NAIPR Message

when & how could policy be changed

Jeremy and all,

Jeremy Porter wrote:
> In message < at>, Stephen Spru
> nk writes:
> >At 17:38 01-07-97 -0500, you wrote:
> >>>I personally would like to see some PI space opened up with longer prefixes
> >>>than /19. This could be a new /8 like 210/8 that we all agree to allocate
> >>>in /20 blocks. Or we could use reclaimed space from the swamp and allocate
> >>>it in /20 and/or /21 sizes. In the case of 210/8 we need providers to agree
> >>>to adjust their filters. But before we can decide just how this should be
> >>>done we need some hard numbers, especially on how many additional routes
> >>>the new PI space would add. And we also need some more thorough analysis of
> >>>the prefixes that appear to be eligible for aggregation in the weekly CIDR
> >>>reports.
> >>
> >>The only problem is that going from /19 to /20 doubles the total
> >>table size, assuming lack of greater aggregation, worst case.
> >
> >The proposal was to allocate a fixed number of PI /20 blocks which would be
> >specifically for use by multihomed providers that didn't qualify for a /19
> >(or shorter) under RFC 2050.  This will not double the total table size,
> >only increase it by 4k routes in the short term; hopefully, in the long
> >term it would reduce the number of more-specifics advertised out of the
> >large ISPs' PA blocks, having a net REDUCTION in the routing table size.
> This seems fairly problematic to me.  Based on previous rushes on
> the registries (Can you said Internic, before Sean's /19 filter?), I would
> expect to see this resource consumed very fast, without substanitally impacting
> the base perceived need.  We would defenitely require some type of assurance
> of a net reduction in table size, but this assumes that these small
> customers would be allowed to de-aggregated from their PA space,
> which in a large number of cases is contractlly disallowed currently.
> So I still don't see a net reduction.

  Yep!  I really don't either.
> I'd like to seem some real world numbers based on multihomed ASs
> announcing /20s or smaller that aren't aggregated currently.
> >>There are issues with flap, and dampening helps but does not solve
> >>the problem.  The problem seens to growth with order N^M,
> >>where N is the number of prefixes and M is the number of peering sessions
> >>or views.
> >
> >N will remain roughly constant, since we are merely switching PA route(s)
> >for an equal or slightly shorter PI route.  M will remain constant, since
> >the AS's in question are already advertising routes on the net.
> M increase with the number of multihomed customers also, since each route
> appears in two or more views.  Essentlially now a /19 is required to
> multihome via BGP and have global reachablity.  This reduces the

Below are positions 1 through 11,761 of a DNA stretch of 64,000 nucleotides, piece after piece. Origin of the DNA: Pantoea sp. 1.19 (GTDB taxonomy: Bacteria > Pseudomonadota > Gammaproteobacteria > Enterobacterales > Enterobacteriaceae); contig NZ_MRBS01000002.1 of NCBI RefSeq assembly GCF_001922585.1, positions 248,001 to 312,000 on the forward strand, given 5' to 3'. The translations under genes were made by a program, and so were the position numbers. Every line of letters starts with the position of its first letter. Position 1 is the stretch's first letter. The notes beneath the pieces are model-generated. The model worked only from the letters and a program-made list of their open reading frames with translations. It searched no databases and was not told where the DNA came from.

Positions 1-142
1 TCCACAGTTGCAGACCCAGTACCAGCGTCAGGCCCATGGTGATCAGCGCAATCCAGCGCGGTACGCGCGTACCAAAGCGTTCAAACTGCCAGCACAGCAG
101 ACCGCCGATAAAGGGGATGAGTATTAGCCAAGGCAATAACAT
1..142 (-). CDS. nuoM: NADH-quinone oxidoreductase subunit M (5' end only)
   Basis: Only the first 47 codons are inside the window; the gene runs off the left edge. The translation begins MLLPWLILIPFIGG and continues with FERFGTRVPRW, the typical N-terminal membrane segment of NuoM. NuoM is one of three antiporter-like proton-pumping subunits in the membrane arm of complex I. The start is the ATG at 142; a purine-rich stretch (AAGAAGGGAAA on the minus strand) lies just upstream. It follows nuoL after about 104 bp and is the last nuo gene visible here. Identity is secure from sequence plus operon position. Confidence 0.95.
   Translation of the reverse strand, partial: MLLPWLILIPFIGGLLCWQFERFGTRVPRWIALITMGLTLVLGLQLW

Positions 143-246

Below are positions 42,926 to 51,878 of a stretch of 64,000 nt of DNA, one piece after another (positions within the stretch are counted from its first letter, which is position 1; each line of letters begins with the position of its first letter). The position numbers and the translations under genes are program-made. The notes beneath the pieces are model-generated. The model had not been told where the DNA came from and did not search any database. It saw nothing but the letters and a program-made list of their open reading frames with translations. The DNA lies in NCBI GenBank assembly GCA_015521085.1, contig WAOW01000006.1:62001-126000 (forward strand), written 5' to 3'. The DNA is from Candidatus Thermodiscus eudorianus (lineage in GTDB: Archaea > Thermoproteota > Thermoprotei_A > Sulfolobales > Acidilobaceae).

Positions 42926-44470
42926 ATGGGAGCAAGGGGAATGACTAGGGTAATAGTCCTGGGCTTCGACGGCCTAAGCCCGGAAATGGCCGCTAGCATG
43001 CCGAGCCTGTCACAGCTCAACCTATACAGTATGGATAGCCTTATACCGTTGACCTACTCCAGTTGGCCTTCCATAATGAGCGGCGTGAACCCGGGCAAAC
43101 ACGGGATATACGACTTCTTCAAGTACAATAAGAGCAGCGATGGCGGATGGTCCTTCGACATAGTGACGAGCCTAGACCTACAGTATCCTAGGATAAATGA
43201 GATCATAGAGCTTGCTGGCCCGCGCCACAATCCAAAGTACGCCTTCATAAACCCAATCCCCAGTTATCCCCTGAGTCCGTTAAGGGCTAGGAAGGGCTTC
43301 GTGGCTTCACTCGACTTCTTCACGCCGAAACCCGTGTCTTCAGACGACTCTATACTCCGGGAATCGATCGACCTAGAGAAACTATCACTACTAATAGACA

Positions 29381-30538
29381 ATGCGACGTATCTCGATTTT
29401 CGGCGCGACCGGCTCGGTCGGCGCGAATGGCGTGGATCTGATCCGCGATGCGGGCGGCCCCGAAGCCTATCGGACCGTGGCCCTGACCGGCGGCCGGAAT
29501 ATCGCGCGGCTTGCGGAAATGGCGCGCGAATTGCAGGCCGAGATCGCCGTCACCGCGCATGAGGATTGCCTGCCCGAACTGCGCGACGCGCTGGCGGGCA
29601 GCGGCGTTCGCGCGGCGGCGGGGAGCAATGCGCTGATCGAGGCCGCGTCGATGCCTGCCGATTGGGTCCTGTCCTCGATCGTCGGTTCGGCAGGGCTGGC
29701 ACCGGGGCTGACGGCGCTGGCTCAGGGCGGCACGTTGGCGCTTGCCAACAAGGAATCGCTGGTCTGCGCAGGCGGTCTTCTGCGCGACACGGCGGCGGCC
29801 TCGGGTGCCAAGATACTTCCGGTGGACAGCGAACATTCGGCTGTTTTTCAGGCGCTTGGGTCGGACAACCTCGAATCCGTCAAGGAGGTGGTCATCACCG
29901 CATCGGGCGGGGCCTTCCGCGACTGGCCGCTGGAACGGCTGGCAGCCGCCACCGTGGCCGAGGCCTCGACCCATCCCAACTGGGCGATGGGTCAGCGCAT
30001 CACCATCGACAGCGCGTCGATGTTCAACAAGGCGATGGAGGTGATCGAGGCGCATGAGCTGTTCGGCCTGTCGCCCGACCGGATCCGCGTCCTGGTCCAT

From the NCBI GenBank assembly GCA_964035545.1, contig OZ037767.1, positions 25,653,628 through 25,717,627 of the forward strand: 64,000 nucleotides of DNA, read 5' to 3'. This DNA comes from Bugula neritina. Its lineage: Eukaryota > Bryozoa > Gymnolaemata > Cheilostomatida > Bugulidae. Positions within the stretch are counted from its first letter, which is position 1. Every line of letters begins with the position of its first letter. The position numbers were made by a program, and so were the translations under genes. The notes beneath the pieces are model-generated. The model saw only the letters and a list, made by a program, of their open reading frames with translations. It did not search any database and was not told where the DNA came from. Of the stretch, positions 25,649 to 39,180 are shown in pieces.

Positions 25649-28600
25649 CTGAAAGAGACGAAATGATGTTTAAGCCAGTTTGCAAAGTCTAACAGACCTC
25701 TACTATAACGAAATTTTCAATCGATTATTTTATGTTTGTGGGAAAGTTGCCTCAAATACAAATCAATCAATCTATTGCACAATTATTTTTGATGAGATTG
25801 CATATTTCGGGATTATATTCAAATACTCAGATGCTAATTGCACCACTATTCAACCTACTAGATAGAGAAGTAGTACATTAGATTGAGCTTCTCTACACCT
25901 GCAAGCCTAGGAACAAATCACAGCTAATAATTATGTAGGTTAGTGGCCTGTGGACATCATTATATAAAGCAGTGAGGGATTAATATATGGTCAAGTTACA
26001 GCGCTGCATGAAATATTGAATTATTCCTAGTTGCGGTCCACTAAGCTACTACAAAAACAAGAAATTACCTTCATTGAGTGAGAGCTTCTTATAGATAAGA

> number of possible multihome sites.

  Exactly!  And again, curently is one of the reasons why I possed
my original question as suggested that if there is to be a new
multihomed ISP starting up that there should be some consideration for
/19 allocations initialy.  Benifits everybody as I see it.  >;)
> >> Also for fun the cost of upgrading networks grows at N^R, in this
> >>case R is the number of routers. We have some data to suggest
> >>that todays hardware could handle the load generated by /19 aggregation,
> >>but also seems to indicate that we cannot as a general rule freely
> >>allocate /20s, without severly imparing network perfomance in the near
> >>term.
> >
> >Again, N is not intended to grow significantly (and may in fact shrink).
> Again, I disagree.  There seems to be little evidence to suggest
> that de-aggregated /20s are being announced by single homed/dual home
> systems.
> >>Having renumbered several /20s and a /19, I don't see they need to
> >>create PI /20 space.  There is this ideal out there that the playing
> >>field should be completely flat, however, in the real world, this
> >>isn't the case.
> >
> >I'm not after a separate-but-equal net; there are technical problems that
> >creating said PI space would solve.  If done correctly, it would:
> >
> >. Reduce routing table entries
> >. Reduce the effects of flap
> >. Reduce the "holes" in the large ISPs' PA blocks
> >. Reduce the number of unqualified AS's requesting RFC 2050 /19 blocks
> >. Make it easier for small ISPs to grow, fostering competition
> >
> >>All modern hardware
> >>and software can support dynamic assignment for networks.  With a small
> >>bit of planning and intergration, one change can renumber DNS A and PTR
> >>records, and change the assigneds when the DHCP leases expire.
> >
> >You're ignoring the important minority here: servers.
> I don't seem renumbering serves as a very difficult challenge.
> I've renumber servers on 3 networks, two of them being regional ISPs,
> and it just isn't that hard.  (Hint IP aliasing makes it much less painful).

  I agree that this is not very hard, as you put it here, but is
not necessary and somewhat time consuming, with potential user
impact.  I think the big picture is more important in this regard.
> >>If there is enough intereste I will work up this proposal to put
> >>before the ARIN membership at the first suitable time.
> >
> >As I'm sure hundreds of others will as well.
> >
> >
> >Stephen
> >
> ---
> Jeremy Porter, Freeside Communications, Inc.      jerry at
> PO BOX 80315 Austin, Tx 78708  |  1-800-968-8750  |  512-458-9810

Jeffrey A. Williams
DIR. Internet Network Eng/SR. Java Development Eng.
Information Eng. Group. IEG. INC. 
Phone :913-294-2375 (v-office)
E-Mail jwkckid1 at